That Java Thing, Part 16: Maven Fallout

Feb 23, 2016, 2:33 PM

Tags: java maven
  1. That Java Thing, Part 1: The Java Problem in the Community
  2. That Java Thing, Part 2: Intro to OSGi
  3. That Java Thing, Part 3: Eclipse Prep
  4. That Java Thing, Part 4: Creating the Plugin
  5. That Java Thing, Part 5: Expanding the Plugin
  6. That Java Thing, Part 6: Creating the Feature and Update Site
  7. That Java Thing, Part 7: Adding a Managed Bean to the Plugin
  8. That Java Thing, Part 8: Source Bundles
  9. That Java Thing, Part 9: Expanding the Plugin - Jars
  10. That Java Thing, Part 10: Expanding the Plugin - Serving Resources
  11. That Java Thing, Interlude: Effective Java
  12. That Java Thing, Part 11: Diagnostics
  13. That Java Thing, Part 12: Expanding the Plugin - JAX-RS
  14. That Java Thing, Part 13: Introduction to Maven
  15. That Java Thing, Part 14: Maven Environment Setup
  16. That Java Thing, Part 15: Converting the Projects
  17. That Java Thing, Part 16: Maven Fallout
  18. That Java Thing, Part 17: My Current XPages Plug-in Dev Environment

So, after the last post's large task of converting to Maven, this step is mostly about picking up the pieces and expanding on some of the concepts. We'll start with M2Eclipse, usually rendered as just "m2e".


m2e is the set of plugins that acts as Eclipse's interface to Maven. It more-or-less replaces the earlier maven-eclipse-plugin, though you will likely still see references to that around. Eclipse doesn't have any inherent knowledge of how Maven works, m2e has the complicated task of reading your projects' pom.xml files and adapting them to Eclipse's internal configuration. So, for example, in our projects it saw the presence of Tycho and determined that they should be imported as OSGi projects. In other cases, m2e may pick up the presence of things like Android plugins to trigger the use of the Android development tools.

Though it tries mightily, m2e is the source of a lot of the consternation that can come with a switch to Maven-based development. Because most Maven plugins don't have any inherent allowances for working in an Eclipse environment, adapters have to be written for each one in order for them to work with m2e - this is what the dialog yesterday installing the Tycho adapters was about. In some cases, these don't exist and you have to tell m2e to ignore the plugin; in other cases, the adapters DO exist, but are flawed in some way. Most of the time, things go alright, but there are enough edge cases that it can be irritating.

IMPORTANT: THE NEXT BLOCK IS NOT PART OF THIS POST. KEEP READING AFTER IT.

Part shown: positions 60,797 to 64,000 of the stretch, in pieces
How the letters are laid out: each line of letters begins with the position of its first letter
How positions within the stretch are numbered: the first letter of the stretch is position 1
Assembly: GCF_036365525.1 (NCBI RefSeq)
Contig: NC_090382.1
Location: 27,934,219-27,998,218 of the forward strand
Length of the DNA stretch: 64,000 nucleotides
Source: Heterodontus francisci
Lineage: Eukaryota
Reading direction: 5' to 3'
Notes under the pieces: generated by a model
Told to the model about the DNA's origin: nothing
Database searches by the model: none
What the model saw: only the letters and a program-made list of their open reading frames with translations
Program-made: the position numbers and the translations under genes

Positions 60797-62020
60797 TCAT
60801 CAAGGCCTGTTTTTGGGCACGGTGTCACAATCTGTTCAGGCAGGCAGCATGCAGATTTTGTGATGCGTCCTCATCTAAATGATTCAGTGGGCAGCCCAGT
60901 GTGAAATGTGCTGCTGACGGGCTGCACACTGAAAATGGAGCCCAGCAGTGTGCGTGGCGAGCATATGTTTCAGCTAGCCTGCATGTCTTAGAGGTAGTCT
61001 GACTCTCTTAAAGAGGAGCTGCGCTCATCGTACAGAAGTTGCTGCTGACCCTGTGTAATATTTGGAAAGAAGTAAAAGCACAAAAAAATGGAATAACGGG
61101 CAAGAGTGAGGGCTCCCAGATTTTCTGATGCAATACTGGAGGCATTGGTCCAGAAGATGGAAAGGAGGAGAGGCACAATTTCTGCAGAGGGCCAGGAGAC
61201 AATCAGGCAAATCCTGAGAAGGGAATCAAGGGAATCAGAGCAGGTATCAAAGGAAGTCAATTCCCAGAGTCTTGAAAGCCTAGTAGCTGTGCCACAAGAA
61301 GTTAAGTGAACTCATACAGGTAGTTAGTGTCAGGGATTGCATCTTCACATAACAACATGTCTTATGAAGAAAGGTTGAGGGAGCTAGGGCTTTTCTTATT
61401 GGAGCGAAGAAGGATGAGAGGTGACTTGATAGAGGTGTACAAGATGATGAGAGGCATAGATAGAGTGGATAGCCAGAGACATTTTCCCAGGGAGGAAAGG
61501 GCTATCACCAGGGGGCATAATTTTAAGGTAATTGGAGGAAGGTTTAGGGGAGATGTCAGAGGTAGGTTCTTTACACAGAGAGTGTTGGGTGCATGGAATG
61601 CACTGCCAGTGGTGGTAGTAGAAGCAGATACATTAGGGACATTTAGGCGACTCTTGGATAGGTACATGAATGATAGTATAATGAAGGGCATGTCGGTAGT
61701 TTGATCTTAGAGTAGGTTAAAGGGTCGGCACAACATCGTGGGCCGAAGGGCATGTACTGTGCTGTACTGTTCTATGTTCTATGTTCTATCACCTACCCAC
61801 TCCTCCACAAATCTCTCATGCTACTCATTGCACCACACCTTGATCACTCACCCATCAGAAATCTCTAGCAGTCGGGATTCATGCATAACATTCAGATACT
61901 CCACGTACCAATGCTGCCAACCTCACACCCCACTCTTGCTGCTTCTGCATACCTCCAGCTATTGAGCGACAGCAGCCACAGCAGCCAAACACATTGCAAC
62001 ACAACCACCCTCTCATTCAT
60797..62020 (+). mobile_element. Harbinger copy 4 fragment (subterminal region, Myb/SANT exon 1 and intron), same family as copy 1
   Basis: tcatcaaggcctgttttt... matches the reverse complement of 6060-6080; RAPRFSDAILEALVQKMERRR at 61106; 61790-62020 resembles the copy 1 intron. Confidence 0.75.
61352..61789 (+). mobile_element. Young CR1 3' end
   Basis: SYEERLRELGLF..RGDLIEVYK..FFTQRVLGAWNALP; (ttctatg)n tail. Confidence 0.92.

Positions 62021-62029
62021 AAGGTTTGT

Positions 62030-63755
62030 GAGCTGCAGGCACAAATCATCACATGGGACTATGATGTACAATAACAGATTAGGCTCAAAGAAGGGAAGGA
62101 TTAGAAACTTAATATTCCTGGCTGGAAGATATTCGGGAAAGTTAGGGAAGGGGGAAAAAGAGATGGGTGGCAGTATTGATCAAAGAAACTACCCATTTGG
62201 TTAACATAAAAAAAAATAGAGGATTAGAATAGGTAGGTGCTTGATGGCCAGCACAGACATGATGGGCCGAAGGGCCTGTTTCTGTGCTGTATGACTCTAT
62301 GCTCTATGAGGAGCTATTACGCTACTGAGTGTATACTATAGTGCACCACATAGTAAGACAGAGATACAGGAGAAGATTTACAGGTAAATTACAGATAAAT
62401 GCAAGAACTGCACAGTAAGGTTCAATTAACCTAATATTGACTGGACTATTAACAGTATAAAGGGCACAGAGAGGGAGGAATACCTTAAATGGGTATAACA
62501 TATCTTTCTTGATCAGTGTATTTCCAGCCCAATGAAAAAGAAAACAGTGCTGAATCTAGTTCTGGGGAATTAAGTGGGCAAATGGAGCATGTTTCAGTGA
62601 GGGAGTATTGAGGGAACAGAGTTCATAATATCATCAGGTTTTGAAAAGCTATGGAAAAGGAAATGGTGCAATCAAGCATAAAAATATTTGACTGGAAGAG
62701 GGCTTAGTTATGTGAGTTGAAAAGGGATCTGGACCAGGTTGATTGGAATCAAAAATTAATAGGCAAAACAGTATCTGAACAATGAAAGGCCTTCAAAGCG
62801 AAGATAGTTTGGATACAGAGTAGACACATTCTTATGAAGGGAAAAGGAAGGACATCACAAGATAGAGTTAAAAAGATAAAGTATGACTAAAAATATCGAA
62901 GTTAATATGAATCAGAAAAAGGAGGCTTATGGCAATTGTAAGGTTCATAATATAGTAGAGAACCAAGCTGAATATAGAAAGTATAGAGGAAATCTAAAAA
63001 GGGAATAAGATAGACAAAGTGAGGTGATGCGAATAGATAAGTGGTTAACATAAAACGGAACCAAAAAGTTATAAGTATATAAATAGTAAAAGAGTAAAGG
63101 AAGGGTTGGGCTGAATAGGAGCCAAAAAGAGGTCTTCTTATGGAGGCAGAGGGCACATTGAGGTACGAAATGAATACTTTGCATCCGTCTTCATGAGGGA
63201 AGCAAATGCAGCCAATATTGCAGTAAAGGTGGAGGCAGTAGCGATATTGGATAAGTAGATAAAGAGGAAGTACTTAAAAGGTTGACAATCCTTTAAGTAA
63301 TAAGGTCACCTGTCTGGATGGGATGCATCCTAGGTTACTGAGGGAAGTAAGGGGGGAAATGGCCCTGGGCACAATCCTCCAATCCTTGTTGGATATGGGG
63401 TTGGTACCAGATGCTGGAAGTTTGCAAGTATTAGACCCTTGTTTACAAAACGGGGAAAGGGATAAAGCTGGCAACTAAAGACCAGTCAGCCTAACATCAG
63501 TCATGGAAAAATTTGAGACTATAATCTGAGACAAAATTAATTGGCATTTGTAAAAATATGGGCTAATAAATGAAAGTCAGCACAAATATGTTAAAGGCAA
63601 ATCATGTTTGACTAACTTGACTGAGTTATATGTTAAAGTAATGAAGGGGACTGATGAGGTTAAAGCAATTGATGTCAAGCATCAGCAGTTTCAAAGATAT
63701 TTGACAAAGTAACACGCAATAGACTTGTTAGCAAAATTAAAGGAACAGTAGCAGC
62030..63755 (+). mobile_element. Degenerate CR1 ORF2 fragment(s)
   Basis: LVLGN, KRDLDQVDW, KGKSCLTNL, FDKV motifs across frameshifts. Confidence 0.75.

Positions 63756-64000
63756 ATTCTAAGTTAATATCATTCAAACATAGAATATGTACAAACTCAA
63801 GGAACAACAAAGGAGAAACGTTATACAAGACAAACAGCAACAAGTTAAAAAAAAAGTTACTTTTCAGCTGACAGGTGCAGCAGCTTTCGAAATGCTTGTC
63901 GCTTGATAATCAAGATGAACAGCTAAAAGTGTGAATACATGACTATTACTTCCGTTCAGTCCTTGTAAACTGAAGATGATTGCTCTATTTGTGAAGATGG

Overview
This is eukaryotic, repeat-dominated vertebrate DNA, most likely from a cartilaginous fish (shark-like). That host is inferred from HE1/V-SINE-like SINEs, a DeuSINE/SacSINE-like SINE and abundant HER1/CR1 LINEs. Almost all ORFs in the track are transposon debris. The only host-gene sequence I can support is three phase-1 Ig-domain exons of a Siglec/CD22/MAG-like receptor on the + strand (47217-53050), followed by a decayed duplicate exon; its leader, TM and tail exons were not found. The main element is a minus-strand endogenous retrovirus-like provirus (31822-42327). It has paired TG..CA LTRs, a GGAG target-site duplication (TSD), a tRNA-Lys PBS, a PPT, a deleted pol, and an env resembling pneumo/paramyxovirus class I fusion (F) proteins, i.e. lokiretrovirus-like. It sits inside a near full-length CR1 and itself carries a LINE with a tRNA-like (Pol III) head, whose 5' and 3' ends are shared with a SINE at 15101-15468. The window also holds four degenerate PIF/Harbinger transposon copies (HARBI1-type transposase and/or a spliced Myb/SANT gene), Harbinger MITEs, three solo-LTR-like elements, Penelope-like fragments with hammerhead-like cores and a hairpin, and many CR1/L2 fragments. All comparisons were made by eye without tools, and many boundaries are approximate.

For this kind of task, m2e is pretty unobtrusive, but it's important to know it's there.

Updating the .gitignore

One side effect of m2e's behavior is that it's not a good idea to remove Eclipse's project configuration files from the Git repository. This is not required, but it can avoid a number of annoying problems when dealing with multi-person Maven projects. To start with, open the .gitignore file from the root of your local Git repository (you can get to this easily using Eclipse's Git Repositories view, in the "Working Directory" part of the repo). Add some lines at the end to ignore .project and .classpath, so your whole file should now look like:



# Mobile Tools for Java (J2ME)

# Package Files #

# virtual machine crash logs, see

# Eclipse project files

Depending on how your (hypothetical) team wants to work, it may also make sense to ignore the .settings/ directory, which stores some additional Eclipse project information. However, some of that information may be useful to share - for example, on-save code-cleaning behavior that isn't readily expressed in Maven.

Due to the way Git works, just adding the files to the .gitignore won't remove them from the repository: instead, they'll just no longer show up in the list for new changes. In order to also remove them from the repository without deleting them from the filesystem, go to the "Navigator" pane in Eclipse (if it doesn't show up currently, you can add it via Window → Show View → Navigator), find each .project and .classpath file in the four projects (some will only have the former), right-click, and choose Team → Advanced → Untrack:

Now, commit the changes - though the files remain on the filesystem, they should show up as deleted in the commit dialog:

The target Folder

This one is one we've already prepped a bit for. Whereas most Eclipse projects store their binary output (Java class files, Jars, etc.) in the bin folder or elsewhere, the standard Maven behavior is to use target. For most of the projects, this doesn't matter - we had already configured the plugin to use a subfolder here for its classes, and the temporary files for other aspects don't matter. However, it's still important to know about this; when you're looking for the compiled or packaged output of a Maven project, this is the place to look, and we'll run into this when building the update site.

Building the Update Site

There's an important changed involved now with how the update site is built: it does not involve opening the site.xml and clicking "Build All" anymore. Instead, it involves right-clicking the root project ("parent-xsp") and choosing Run As → Maven Install: